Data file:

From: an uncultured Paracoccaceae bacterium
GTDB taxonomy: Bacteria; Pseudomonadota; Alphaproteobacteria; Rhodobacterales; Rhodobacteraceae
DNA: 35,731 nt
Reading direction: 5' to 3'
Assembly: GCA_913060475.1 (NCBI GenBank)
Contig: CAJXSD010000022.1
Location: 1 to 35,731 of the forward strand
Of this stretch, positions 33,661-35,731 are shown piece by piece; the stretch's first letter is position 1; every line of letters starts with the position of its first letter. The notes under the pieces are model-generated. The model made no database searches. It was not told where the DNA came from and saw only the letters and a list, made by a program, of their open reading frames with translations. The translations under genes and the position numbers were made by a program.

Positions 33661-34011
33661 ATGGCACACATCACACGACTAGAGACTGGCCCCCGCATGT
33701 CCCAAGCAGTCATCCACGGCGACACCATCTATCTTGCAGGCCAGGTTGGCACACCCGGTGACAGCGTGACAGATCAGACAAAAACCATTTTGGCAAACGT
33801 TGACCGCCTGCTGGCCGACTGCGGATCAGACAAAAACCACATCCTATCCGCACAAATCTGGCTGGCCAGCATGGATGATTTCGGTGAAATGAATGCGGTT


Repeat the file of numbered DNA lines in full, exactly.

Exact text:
From: an uncultured Paracoccaceae bacterium
GTDB taxonomy: Bacteria; Pseudomonadota; Alphaproteobacteria; Rhodobacterales; Rhodobacteraceae
DNA: 35,731 nt
Reading direction: 5' to 3'
Assembly: GCA_913060475.1 (NCBI GenBank)
Contig: CAJXSD010000022.1
Location: 1 to 35,731 of the forward strand
Of this stretch, positions 33,661-35,731 are shown piece by piece; the stretch's first letter is position 1; every line of letters starts with the position of its first letter. The notes under the pieces are model-generated. The model made no database searches. It was not told where the DNA came from and saw only the letters and a list, made by a program, of their open reading frames with translations. The translations under genes and the position numbers were made by a program.

Positions 33661-34011
33661 ATGGCACACATCACACGACTAGAGACTGGCCCCCGCATGT
33701 CCCAAGCAGTCATCCACGGCGACACCATCTATCTTGCAGGCCAGGTTGGCACACCCGGTGACAGCGTGACAGATCAGACAAAAACCATTTTGGCAAACGT
33801 TGACCGCCTGCTGGCCGACTGCGGATCAGACAAAAACCACATCCTATCCGCACAAATCTGGCTGGCCAGCATGGATGATTTCGGTGAAATGAATGCGGTT